Aug 19, 2022 How an In Terrorem Clause Is Used In NY to Protect Your Estate Plan
When meeting with an experienced estate attorney to create a Last Will and Testament or a trust into which your assets will be held for later distribution, it is advisable to think about the possibility that one or more of your heirs or beneficiaries will be disappointed with your bequest to them. As most trusts and estates lawyers will confirm, family conflicts about the testator’s (the person making the Will’s) stipulations in their Will regarding testamentary distributions, and who is designated as executor(s), and any conditions mentioned in connection therewith, are common.
To discourage an unsatisfied beneficiary from bringing a legal action challenging the terms of a Will or trust, New York law permits the testator to include what is called an In Terrorem clause.
An In Terrorem clause is a term included in the Will or other testamentary document providing that any heir who files a legal action challenging the validity of the instrument or any of its terms will forfeit any share or interest they have in the estate. This type of provision is sometimes called a “no contest” clause because it deters anyone with a substantial interest in the estate from “contesting” (i.e., from commencing adverse legal proceedings against the estate).
Enforcement in the New York Surrogate’s Court
Using an In Terrorem clause can be a powerful disincentive to an heir or beneficiary who thinks they are entitled to a larger share of a decedent’s estate, that other putative heirs deserve less than allotted them, or that the nominated executor is unfit or unworthy to the task. Because of its potential to disinherit a person taking under the Will or trust who has a legitimate objection or who identifies a clear flaw in the testamentary document, New York law does not require enforcement of an In Terrorem clause in all cases.
While permitted and enforceable under New York law, In Terrorem clauses are not favored by the Surrogate’s Court and will be strictly construed.[i] The court has a strong interest in ensuring that Wills and trust documents presented to it are genuine and valid. To enforce In Terrorem clauses in all circumstances would effectively deter any contest by an interested party, even in cases where a challenge of the Will or trust would be well-founded.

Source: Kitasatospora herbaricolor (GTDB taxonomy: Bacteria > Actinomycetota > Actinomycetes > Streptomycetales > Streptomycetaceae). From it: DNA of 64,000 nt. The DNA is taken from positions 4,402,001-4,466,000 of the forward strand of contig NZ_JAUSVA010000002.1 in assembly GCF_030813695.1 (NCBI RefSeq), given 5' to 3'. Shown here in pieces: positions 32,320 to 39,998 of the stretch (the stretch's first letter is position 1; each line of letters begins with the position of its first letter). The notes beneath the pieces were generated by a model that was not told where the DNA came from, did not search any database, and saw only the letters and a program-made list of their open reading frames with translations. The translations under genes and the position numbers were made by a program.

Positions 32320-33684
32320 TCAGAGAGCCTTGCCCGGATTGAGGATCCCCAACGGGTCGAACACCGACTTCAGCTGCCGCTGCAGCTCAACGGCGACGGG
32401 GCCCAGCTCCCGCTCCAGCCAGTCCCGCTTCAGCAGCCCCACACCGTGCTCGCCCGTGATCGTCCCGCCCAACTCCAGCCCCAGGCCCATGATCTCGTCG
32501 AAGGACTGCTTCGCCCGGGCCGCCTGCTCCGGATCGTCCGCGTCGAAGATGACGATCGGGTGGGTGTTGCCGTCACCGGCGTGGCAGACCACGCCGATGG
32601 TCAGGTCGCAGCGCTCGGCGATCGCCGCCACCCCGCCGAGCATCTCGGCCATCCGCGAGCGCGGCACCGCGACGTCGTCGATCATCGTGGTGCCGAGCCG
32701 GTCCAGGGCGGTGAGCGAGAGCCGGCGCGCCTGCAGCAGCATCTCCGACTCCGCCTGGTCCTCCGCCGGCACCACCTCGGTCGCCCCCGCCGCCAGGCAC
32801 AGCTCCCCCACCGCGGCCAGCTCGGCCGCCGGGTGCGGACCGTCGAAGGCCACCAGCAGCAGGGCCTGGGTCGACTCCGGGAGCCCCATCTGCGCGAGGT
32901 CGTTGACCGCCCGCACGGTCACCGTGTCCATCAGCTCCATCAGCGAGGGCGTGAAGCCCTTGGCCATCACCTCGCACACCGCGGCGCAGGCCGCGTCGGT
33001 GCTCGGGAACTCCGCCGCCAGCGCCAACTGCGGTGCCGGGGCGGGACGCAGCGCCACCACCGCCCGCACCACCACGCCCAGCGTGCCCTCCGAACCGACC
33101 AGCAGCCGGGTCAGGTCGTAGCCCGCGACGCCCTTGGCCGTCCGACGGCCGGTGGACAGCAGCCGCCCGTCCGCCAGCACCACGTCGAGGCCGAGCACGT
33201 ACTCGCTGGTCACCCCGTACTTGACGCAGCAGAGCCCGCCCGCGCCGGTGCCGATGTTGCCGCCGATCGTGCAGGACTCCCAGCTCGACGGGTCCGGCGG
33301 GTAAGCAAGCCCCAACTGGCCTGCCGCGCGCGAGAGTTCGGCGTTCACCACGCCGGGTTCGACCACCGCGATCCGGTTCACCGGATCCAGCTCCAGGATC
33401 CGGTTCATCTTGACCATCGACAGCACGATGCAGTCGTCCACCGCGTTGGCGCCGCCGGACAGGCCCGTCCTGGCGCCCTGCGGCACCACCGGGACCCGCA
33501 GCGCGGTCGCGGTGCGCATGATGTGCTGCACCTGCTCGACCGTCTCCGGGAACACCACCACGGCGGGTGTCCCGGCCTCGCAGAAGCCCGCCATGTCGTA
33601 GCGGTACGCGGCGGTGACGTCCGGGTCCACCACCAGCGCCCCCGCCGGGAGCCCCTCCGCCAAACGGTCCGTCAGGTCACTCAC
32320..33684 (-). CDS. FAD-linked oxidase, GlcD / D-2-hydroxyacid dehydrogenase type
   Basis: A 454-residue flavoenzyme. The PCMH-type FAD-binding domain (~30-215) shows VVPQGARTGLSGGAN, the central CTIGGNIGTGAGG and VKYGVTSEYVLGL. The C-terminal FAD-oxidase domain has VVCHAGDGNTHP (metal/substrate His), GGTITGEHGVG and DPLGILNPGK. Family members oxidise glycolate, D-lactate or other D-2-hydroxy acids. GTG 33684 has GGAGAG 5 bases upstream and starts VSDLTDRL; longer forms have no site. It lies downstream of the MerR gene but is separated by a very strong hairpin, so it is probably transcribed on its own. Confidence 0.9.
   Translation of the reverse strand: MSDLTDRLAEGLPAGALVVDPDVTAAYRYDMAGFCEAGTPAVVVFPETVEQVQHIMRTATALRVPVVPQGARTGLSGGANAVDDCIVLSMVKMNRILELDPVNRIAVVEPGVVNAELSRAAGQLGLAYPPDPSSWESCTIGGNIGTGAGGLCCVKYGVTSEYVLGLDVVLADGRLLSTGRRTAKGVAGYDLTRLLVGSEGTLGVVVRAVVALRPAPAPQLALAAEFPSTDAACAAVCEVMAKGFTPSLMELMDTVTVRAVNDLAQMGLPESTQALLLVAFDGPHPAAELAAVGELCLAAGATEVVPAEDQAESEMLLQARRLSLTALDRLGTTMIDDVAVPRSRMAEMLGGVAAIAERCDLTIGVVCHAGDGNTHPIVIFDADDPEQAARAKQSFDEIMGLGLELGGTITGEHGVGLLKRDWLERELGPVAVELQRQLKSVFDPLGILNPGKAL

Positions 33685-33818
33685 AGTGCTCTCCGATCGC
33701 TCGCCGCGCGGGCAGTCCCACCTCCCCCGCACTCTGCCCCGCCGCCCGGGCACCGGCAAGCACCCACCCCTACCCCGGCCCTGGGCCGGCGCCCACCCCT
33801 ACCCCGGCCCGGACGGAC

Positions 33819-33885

To remedy this dilemma, New York law provides, at EPTL § 3-3.5, a list of the situations in which a person will find safe harbor from a “no contest” or In Terrorem clause. The statute lists the following circumstances in which a person’s action will not trigger an In Terrorem clause:
- A contest to establish that the Will is a forgery or that it was revoked by a later Will, provided that such contest is based on probable cause;
- An infant or incompetent may affirmatively oppose the probate of a Will without forfeiting any benefit thereunder;
- The following conduct, singly or in the aggregate, shall not result in the forfeiture of any benefit under the Will:
- The assertion of an objection to the jurisdiction of the court in which the Will was offered for probate,
- The disclosure to any of the parties or to the court of any information relating to any document offered for probate as a last Will, or relevant to the probate proceeding,
- A refusal or failure to join in a petition for the probate of a document as a last Will, or to execute a consent to, or waiver of notice, of a probate proceeding
- The preliminary examination, under SCPA 1404, of a proponent’s witnesses, the person who prepared the Will, the nominated executors and the proponents in a probate proceeding and, upon application to the court based upon special circumstances, any person whose examination the court determines may provide information with respect to the validity of the Will that is of substantial importance or relevance to a decision to file objections to the Will,